Shockwave was on of the world’s first stand-up coasters! The ride has a rich history due to the popular ride rotation program Six Flags used in its earlier years. It’s now in storage, but we’ll show you what happened before it ended up at Darien Lake.
The ride was originally built in 1986 for Six Flags Magic Mountain as Shockwave. The coaster was a very popular attraction at Magic Mountain regardless of its roughness due to the positions of the restraints. At the time, Six Flags had a ride rotation program, in which some coasters would remain at a park for a couple years and then transferred to another park, therefore in late 1988, the Shockwave was closed, in 1989 removed, and in 1990 relocated to Six Flags Great Adventure and opened there. At Magic Mountain, the former Shockwave location became the new area for the Psyclone wooden coasterwhich opened in 1991.
Shockwave was 2,300 ft long, was 90 ft high, and had a drop of 85 ft. It had 1 inversion, which was the 66 ft tall Loop. Shockwave was made by Intamin, and had Giovanola as sub-contractor, and pulled a mild 3.4 G’s, which were a lot at the time of opening.
At Great Adventure, the Shockwave would open a month into the 1990 season and be plagued with many technical difficulties. The ride continued to be quite rough but would have some of the longest lines in the park. At times Shockwave would not even open until 12:00 noon while the rest of the park opened at 10:00 am. It was still a very popular ride at the park, like when it was at Six Flags Magic Mountain. The ride was painted blue instead of its prior color, black. The restraints also had been changed while at Six Flags Great Adventure, removing the padding, making it a more comfortable ride.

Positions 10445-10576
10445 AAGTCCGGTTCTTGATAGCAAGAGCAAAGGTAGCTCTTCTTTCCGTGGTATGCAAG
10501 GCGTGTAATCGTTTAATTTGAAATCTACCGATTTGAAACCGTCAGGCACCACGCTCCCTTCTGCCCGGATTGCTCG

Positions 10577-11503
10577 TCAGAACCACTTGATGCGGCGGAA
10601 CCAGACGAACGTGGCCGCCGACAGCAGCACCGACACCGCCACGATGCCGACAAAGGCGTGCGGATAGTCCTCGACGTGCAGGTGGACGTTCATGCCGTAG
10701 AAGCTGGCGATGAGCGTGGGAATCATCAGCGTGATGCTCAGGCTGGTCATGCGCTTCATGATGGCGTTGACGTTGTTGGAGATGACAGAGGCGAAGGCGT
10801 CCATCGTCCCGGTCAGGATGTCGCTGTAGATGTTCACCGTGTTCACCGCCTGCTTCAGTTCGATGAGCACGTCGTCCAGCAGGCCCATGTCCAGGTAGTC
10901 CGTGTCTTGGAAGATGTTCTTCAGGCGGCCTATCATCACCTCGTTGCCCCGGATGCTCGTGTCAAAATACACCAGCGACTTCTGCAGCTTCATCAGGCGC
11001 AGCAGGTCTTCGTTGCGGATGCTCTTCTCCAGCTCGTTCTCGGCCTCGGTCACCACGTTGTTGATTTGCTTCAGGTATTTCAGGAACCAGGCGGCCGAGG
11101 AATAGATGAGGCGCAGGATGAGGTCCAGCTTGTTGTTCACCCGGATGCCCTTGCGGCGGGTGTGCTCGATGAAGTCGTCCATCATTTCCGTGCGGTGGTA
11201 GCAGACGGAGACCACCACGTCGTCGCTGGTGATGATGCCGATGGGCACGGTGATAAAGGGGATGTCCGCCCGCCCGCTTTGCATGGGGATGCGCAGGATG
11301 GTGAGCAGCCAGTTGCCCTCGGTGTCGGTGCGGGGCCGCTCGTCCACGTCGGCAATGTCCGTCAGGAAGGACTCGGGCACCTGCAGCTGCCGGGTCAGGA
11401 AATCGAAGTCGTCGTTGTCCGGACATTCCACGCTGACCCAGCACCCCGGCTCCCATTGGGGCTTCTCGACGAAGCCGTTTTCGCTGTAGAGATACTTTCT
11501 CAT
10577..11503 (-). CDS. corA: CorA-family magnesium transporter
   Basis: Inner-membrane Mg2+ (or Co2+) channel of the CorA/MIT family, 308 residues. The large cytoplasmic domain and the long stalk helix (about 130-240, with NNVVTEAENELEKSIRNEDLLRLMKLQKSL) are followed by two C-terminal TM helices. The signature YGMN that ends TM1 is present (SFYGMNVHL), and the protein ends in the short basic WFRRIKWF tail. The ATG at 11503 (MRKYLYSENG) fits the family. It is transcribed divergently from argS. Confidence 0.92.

In June 1992, it was announced that Six Flags Great Adventure would add Batman The Ride, a then-state of the art steel inverted coaster for the 1993 season and begin building it on the then-current site of Lightning Loops. Lightning Loops would shut down at the end of July to be disassembled and for construction of Batman to begin. Then in August, the park told they would also be losing Shockwave, which closed after Labor Day weekend. The site is now the location of the paid attraction, Slingshot.
Shockwave would be dismantled in September 1992, relocated to AstroWorld in 1993, and reopened in 1994. The coaster was painted a blue shade of white and renamed and rethemed “Batman The Escape”. A Batcave adjacent to the coaster was created out of a manmade mountain for a previous attraction and heavily themed as guests would prepare to ride the coaster. This was later removed in 1998 (the bat-cave), and the ride received a new color-scheme.
On September 12, 2005, Six Flags CEO, Kieran Burke, announced that the company’s legendary AstroWorld theme park in Houston, Texas, would be closed and demolished at the end of the 2005 season. After being dismantled, Six Flags placed the coaster in storage at Darien Lake. It remained there in storage through the sale of the park to PARC Management and CNL Income Properties. Future plans under current park operator Herschend Family Entertainment are still unknown.